In 2009 Pope Benedict XVI, a great student and admirer of St. Bonaventure, made a pastoral visit to Bagnoregio, the saint’s hometown. On that historic visit, the Pope gave a speech about St. Bonaventure in which he invited priests “to learn from this great Doctor of the Church, to deepen their knowledge of his teaching on wisdom rooted in Christ.” Since that time, there has been renewed interest in Bagnoregio as a tourist destination.In the summer of 2016 the Scholasticum Institute, a graduate institution dedicated to the Scholastic Theology of St. Bonaventure of Bagnoregio and St. Thomas Aquinas, opened its doors in the very town where Bonaventure was raised and where Benedict XVI urged further study of the Seraphic Doctor of the Church.Pope Sixtus V explained the importance of Scholastic Theology: “[T]here has been discovered by Our ancestors, most wise men, Scholastic Theology, which two Doctors glorious above all, the angelic Saint Thomas, and the seraphic Saint Bonaventure, most brilliant professors in this capacity…with excellent genius, assiduous study, great labors and vigils have refined and decorated, and have passed on to those who would come after…” He went on to say that “a salutary understanding and practice of this science [Scholastic Theology]… could certainly always bring the greatest assistance to the Church.” (Triumphantis Hierusalem, § 10)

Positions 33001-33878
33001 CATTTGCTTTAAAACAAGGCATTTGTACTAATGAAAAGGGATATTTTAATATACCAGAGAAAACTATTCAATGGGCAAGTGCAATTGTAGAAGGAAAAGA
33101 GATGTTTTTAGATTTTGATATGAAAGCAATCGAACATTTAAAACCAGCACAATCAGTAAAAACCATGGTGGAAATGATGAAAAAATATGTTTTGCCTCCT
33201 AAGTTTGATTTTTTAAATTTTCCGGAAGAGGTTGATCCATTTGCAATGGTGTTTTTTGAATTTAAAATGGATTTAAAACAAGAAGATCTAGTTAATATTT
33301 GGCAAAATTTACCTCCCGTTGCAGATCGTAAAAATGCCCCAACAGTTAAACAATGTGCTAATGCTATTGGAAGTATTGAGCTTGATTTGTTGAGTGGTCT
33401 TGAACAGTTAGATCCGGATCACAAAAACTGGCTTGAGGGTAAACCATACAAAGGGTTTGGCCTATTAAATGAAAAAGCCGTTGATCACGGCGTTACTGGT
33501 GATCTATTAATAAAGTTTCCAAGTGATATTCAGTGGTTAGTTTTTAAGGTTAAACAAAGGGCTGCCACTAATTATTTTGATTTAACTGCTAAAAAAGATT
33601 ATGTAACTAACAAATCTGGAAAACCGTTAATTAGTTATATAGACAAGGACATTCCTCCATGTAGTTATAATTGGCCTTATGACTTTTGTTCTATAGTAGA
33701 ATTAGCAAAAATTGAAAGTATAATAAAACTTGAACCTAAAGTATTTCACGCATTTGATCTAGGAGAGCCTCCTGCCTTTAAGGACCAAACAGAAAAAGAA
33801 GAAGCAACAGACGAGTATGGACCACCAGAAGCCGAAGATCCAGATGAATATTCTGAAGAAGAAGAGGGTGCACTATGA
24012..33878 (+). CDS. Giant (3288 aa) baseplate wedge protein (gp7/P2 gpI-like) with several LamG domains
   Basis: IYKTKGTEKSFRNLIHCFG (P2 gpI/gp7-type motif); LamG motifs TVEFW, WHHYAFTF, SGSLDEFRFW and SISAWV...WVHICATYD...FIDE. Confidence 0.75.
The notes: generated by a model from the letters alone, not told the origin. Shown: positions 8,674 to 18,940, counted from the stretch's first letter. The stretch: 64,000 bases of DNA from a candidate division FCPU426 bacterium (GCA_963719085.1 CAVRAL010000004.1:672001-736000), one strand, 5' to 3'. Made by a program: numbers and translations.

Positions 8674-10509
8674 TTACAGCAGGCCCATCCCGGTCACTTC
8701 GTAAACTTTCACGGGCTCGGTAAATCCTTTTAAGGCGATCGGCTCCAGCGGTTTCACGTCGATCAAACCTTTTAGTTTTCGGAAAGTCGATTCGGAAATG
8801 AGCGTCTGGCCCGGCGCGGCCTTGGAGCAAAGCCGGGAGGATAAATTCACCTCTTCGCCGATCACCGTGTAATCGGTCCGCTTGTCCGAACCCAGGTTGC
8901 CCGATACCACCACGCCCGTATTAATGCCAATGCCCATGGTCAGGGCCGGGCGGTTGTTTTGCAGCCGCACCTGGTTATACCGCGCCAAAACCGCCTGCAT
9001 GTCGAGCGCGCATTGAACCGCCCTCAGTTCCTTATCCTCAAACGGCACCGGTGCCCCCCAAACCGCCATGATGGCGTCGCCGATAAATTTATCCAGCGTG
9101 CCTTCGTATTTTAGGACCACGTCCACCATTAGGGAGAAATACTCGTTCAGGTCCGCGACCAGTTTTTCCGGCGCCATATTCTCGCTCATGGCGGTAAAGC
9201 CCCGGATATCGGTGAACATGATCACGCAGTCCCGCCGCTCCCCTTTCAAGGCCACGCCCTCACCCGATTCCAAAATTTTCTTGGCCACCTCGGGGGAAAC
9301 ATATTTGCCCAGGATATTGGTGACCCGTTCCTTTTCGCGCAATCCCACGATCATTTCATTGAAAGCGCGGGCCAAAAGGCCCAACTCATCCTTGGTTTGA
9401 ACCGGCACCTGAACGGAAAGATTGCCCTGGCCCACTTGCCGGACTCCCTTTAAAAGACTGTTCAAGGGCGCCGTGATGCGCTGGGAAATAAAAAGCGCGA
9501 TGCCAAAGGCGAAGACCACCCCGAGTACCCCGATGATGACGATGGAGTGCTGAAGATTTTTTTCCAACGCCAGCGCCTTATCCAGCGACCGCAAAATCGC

The Scholasticum is the only institute dedicated to reviving the study of Scholastic Theology in the modern world. Students can pursue graduate programs in Medieval Philosophy, Medieval Biblical Studies, and the Scholastic Theology of St. Bonaventure and St. Thomas. These three cycles of two years each will not simply teach about Scholastic Theology, rather they aim at reproducing the course of study in thirteenth-century Paris that produced St. Thomas and St. Bonaventure. Since the mastery of Latin is a prerequisite to any thorough treatment of Philosophy and Theology, the Scholasticum also offers a premier education in the language of the Church, which can be taken as a prerequisite course of study or for its own sake. While our immediate object is to study the works of the greatest minds of Scholasticism, we hope to form thinkers who will be the Thomases and Bonaventures of tomorrow.In God’s Providence, the Scholasticum has obtained a 25-year lease on the Franciscan Convent in Bagnoregio. As a result, the institute can offer a world-class education with extremely inexpensive room and board for those who choose to enjoy the historic buildings, town, and landscape in residence. The institute also offers residential students a two-week special course on The Manuscript Libraries of Rome and several trips to medieval sites of special interest.One characteristic that sets Scholasticum apart is that students have the option of studying telematically (i.e., through the Internet) from anywhere in the world. In fact, a number of the courses are taught through video conferencing by professors who are engaged in cutting-edge research related to Scholastic Theology at universities throughout North America and Western Europe. This pioneering approach to collecting expert faculty has created a concentration of youthful zeal and scholastic competency that could hardly be matched by a traditional institution.Our faculty are enthusiastic about advancing Scholastic Theology and thereby the good of the Church. They are a sign of hope for the future in an age where so much seems to have gone wrong. The time is ripe for a revival of Scholastic Theology, and students graduating from the Scholasticum will be in the best position to bring this about, for the good of the church and of the whole world. Considering the low cost and the immeasurably high value of learning to practice theology like two of the Church’s greatest theologians, St. Thomas and St. Bonaventure, the Scholasticum offers the opportunity of a lifetime, or perhaps of a millennium.
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